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New Post 11/9/2011 11:49 AM
User is offline Tim G.
4 posts
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When to use what technique?  

 As a business analyst there are plenty of techniques to use for post-requirement-elicitation clarification: use cases, prototyping (software applications such as iRise, UPerform, etc - or excel/visio), swim-lane as-is/to-be process flow diagrams, wireframes, etc. How do you know when it is appropriate to use which technique? Is it based on the type of project? Is it based on cost and/or schedule limitations of that project? If the business wants the best result, the more techniques and straight forward documentation used the better, although that is never the case based on lack of budget. What is your go to technique, and what are the pros and cons of each?

 
New Post 11/10/2011 9:19 AM
User is offline Tony Markos
493 posts
5th Level Poster


Re: When to use what technique?  

Hi:

Excellent question!   I mean a REAL excellent question!!     No - contrary to popular belief, the answer is not "what feels right".

To answer the question, you need to first look up the word "analysis" in a dictionary.  When you do, chances are that the first listed definition will be like "Analysis is breaking (partitioning, decomposing) an entity into its component parts and then evaluating how the parts interrelate. So, your  top priority as a BA, especially in larger scale projects, is to choose a technique that guides you through partitioning/decomposing.  Only data flow diagrams offer such.  You can use process flow diagrams at the lowest levels, but the higher levels need DFDs for a proper partitioning.

Also, systems at higher levels of abstraction have no definable sequence.  So you can not use sequence based techniques to model the bigger picture for larger systems.  You can not use, for example, process  flow diagrams, as they are sequence  based.

Also, if you need rigor, you need a technique that has a built in litmus test of completedness.  Something that makes logical holes in your analysis glaringly evident.  Only Data Flow Diagrams have such.

Regarding which software to use:  Software is how you do modeling.  Be sure to first figure out what technique you are going to use BEFORE you determine how you will proceed.

Tony

 

 

 
New Post 11/11/2011 12:46 PM
User is offline Chris Adams
323 posts
5th Level Poster






Re: When to use what technique?  

While I agree with Tony that Data Flow Diagrams are a powerful discovery tool, I think that many other tools are just as helpful.

First, I would say that "whatever feels right" to use isn't all bad.  An experienced analyst should be able to assess the project circumstances and determine which deliverables will be needed to ensure the projects success.  No one process and set of artifacts fits all circumstances.  Sure, you can use them all everytime, but that would be a substantial waste of resources in some circumstances.

In the end, regardless of the project type, size, scope, etc...you need to be able to answer all of the same questions.

1) Do you understand the Customers Need and how this system should support those needs?  This goes beyond requirements.  Do you understand the rationale for each requirment?

2) Do you understand each business groups requirements? Sometimes different groups have competing requirements.  When a decision is made can you document why the decision was made so that looking back people understand why each requirement was satisifed the way that it was.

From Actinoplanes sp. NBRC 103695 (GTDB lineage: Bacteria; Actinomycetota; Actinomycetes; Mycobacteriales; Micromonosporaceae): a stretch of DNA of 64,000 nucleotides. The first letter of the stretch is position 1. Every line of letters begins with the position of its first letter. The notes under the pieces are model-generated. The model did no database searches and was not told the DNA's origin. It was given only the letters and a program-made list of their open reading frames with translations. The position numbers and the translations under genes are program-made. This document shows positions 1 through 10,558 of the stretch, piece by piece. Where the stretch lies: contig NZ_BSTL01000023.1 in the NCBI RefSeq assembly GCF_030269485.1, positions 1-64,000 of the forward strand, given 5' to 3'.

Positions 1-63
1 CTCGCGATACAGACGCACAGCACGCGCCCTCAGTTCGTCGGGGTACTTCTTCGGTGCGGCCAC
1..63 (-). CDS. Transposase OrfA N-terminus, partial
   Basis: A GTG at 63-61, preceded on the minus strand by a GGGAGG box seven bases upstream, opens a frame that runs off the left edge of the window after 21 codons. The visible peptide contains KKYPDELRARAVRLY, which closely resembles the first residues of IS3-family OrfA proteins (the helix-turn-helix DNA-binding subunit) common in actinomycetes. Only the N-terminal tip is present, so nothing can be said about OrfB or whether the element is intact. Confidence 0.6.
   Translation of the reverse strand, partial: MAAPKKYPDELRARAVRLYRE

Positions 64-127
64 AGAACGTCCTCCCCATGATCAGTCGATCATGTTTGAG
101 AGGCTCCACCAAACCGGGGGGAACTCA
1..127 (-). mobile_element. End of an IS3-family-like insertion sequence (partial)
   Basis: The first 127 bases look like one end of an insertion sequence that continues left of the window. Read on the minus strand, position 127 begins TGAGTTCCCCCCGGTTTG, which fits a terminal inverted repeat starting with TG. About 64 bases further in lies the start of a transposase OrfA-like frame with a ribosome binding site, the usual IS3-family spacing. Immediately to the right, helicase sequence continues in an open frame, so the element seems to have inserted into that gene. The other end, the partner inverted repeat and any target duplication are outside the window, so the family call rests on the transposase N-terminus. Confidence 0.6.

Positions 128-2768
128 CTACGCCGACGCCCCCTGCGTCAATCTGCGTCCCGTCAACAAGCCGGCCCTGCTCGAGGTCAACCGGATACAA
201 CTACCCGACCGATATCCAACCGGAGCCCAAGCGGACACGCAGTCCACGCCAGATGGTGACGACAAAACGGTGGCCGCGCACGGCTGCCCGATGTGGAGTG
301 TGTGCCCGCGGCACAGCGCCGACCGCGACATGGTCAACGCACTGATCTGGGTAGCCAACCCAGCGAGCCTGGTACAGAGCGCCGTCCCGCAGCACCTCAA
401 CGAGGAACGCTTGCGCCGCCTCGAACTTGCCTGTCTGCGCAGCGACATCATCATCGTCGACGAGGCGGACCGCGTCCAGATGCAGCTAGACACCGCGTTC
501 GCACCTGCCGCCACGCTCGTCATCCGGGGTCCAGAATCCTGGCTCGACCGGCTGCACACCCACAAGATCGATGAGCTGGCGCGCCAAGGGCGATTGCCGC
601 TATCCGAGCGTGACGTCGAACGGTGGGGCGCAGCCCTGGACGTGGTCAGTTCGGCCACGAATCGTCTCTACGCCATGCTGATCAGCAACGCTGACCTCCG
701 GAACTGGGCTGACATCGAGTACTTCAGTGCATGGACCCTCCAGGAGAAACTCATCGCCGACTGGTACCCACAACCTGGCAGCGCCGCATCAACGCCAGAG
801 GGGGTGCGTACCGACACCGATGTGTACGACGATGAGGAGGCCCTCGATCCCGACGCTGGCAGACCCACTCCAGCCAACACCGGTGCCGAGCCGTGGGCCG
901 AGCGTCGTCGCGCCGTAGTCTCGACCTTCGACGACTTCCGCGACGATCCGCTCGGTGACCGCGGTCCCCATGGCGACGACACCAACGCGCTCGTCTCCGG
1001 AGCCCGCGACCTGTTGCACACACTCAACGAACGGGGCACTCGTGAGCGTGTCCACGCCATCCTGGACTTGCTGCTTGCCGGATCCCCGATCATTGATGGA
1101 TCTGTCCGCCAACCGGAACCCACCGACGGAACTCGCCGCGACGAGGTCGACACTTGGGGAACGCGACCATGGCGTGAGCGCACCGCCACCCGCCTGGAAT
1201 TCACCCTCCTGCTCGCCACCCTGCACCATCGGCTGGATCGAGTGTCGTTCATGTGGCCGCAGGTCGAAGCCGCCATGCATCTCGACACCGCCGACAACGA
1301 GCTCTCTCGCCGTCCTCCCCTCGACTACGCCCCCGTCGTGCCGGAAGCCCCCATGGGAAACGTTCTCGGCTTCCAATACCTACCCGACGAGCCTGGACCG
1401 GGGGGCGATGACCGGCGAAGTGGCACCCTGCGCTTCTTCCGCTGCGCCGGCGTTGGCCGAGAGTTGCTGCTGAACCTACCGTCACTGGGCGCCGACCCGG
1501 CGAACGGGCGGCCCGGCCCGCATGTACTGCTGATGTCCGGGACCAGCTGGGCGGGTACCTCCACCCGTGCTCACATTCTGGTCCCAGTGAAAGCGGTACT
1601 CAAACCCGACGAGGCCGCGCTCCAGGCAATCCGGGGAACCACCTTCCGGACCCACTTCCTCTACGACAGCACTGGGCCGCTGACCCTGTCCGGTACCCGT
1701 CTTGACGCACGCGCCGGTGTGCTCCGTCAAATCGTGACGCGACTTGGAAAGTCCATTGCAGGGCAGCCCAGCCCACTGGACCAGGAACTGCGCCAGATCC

3) Are discussion happening using the same terminology?

4) Do you understand the data that is being used by the process that the user is trying to complete.

ETC...

Regarding artifacts and deliverable, almosts all projects require some form of:

  • Requirements list with traceablity to the customer needs and down to the other solution documents.
  • Business Entity Model or Fact Model
  • Process Flow (UML or BPMN) to document AS-IS and TO-BE states.
  • Functional descriptions of how the systems UIs should behave.





Chris Adams
Core Member – ModernAnalyst.com
LinkedIn Profile
 
New Post 11/14/2011 9:52 AM
User is offline Tony Markos
493 posts
5th Level Poster


Re: When to use what technique?  

Chris:

Hate to say it, but "by experince", "other techniques are just as usfull",  "no one set of artifacts fits all circumstances", "you need to answer the same questions",  and "all most all projects require some form of..." are the same as "by feelings":  none provide a concrete answer to the when to use what technique.  

The original question is a GREAT question!  It is also a very obvious question to ask.    Unfortunately, it impossible for most BA's to answer.  Heck the BABOK 2.0 does not address this basic question.  But, there is an answer.

Tony

 

 
New Post 11/15/2011 1:57 PM
User is offline Chris Adams
323 posts
5th Level Poster






Re: When to use what technique?  

Tony,

Don't get me wrong, I'm all for following a prescribed plan, hence the use of tested methodolgies.  My only point is that you can't simply follow a checklist of deliverables to create and hope that all will end well. 

It's imperative that the analyst understands that benefits of each technique/deliverable and assesses whether the cost of creating such a deliverable for the specific project outways the risk of not having it.

In short, analyst actually have to do analysis.  They have to take their brains out of neutral and put them in gear.


Chris Adams
Core Member – ModernAnalyst.com
LinkedIn Profile
 
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